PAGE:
DECATUR, Ala. - Many high school athletes have a coach that changes their life for the better, but it's easy to lose touch and forget; however, that wasn't the case for a team of Huntsville champions and the person who led them to victory in 1983.
Herman Myers has been playing or coaching basketball since the 1950s, so he's been around a lot of ball players in his lifetime, but none quite like his 1983 girls J.O. Johnson state championship team.
On Saturday, the women from that team surprised Coach Myers, thanking him for everything he and his wife Martha did on their journey to the top.
"Coach Myers - he made me believe that I could do anything," said Jan Alls, one of Myers' players.
Myers was overjoyed to see his players' successes after he coached them.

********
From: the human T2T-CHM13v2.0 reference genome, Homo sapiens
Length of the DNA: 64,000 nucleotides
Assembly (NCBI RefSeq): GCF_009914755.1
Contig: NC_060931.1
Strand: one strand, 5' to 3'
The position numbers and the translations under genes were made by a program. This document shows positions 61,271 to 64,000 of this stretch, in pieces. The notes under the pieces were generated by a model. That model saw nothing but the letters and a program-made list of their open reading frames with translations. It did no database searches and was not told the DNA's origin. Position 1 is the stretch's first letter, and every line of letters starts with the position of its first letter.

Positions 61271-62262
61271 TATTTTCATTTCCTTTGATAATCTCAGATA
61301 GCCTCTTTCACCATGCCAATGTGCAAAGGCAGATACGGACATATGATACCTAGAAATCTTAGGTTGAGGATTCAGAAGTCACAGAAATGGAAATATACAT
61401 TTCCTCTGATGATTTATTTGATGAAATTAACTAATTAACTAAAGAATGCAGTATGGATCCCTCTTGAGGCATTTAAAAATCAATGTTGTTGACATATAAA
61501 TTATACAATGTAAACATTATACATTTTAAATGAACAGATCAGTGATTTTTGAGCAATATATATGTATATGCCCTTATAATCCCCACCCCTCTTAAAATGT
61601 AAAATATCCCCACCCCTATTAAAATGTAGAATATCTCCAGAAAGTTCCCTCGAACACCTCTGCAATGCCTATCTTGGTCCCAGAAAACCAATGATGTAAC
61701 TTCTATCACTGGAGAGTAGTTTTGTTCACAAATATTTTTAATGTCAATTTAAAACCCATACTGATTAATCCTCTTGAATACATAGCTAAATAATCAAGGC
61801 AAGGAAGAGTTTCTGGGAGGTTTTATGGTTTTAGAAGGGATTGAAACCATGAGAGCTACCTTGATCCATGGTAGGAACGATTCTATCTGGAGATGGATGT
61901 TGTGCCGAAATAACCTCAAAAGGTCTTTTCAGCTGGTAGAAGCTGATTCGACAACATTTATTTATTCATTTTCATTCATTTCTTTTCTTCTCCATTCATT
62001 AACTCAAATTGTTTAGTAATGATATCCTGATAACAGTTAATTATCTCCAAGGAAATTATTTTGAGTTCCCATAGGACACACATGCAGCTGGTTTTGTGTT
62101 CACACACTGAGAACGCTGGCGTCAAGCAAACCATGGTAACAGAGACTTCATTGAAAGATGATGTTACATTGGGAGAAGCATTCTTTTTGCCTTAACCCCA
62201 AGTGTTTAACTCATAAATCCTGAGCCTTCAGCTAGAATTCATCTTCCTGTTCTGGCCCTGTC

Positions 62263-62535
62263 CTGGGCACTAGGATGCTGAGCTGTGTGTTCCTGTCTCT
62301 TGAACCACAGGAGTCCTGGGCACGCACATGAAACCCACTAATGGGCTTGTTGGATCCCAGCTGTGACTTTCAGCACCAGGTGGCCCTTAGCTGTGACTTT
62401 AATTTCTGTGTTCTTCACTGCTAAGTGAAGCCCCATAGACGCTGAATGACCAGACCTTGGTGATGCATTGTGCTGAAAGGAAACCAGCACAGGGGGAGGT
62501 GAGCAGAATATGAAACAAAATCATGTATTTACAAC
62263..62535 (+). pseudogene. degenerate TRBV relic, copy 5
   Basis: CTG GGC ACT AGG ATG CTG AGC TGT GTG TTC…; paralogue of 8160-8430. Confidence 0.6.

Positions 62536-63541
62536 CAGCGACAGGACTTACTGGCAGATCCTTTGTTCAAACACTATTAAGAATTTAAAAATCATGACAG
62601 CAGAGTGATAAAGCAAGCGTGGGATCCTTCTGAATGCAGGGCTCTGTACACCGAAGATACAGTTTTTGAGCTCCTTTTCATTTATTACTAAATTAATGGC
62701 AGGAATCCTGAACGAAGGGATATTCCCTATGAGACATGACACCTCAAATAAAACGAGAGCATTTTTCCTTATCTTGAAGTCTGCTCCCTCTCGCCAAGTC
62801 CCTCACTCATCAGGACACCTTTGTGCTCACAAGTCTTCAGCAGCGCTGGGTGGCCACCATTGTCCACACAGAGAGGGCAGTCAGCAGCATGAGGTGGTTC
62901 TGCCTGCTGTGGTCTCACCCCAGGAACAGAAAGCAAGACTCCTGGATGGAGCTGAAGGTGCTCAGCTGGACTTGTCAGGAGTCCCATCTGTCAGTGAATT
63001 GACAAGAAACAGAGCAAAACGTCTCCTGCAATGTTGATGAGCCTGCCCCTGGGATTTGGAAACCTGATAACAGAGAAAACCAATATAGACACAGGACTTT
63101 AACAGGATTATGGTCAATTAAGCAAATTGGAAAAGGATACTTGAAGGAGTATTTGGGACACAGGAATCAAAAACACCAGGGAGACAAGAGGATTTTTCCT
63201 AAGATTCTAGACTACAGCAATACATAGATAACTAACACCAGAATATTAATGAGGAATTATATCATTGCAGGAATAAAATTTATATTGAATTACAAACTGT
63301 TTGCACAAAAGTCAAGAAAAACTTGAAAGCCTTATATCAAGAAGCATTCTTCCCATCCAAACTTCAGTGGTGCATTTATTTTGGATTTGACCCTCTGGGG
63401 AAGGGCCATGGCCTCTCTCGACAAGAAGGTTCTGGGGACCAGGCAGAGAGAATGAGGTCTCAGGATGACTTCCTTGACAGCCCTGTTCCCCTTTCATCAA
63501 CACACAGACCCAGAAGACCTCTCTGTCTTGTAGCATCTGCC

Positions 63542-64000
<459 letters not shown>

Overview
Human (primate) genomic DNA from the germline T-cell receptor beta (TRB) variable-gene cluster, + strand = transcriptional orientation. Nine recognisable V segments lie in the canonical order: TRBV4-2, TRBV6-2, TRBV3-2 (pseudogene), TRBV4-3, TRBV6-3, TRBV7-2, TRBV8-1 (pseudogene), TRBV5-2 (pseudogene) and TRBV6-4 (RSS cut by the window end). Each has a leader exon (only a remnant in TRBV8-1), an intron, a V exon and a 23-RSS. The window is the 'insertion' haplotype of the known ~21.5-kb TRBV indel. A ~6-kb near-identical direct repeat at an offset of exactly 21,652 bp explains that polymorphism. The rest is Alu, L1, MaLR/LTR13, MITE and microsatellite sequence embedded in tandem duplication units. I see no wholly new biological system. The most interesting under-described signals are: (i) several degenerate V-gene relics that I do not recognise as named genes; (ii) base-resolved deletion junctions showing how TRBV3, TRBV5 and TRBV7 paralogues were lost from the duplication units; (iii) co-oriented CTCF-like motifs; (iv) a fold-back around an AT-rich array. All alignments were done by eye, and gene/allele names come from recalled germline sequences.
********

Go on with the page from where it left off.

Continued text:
"It's a joy to see someone that you've either coached or taught, see how they turn out and see what kind of citizen they've made, and above all to see them respect themselves," Myers exclaimed.
Myers has received many accolades and awards throughout the years, but the life lessons he taught exceed the court.
"He taught us how important it was to have character and integrity, how important it was to respect people regardless of their race, their color, their skin, their nationality, and he also taught us the importance of prayer and keeping God in your life," explained Georgia Williams, one of the 1983 team players.
Even now at 91 years old, Myers can still remember the plays his team ran and some of their mistakes too, like missing crucial free throws.
Myers considers himself fortunate to have coached this group, and 35 years later their love and friendship carries on.
"I'm humbled by your presence and I love you more and more every day," Williams added.
Myers told WHNT News 19 that when he first started he wasn't sure he'd be able to make it as a coach and do the job justice, but he says he's grateful he gave it a shot and his players are too.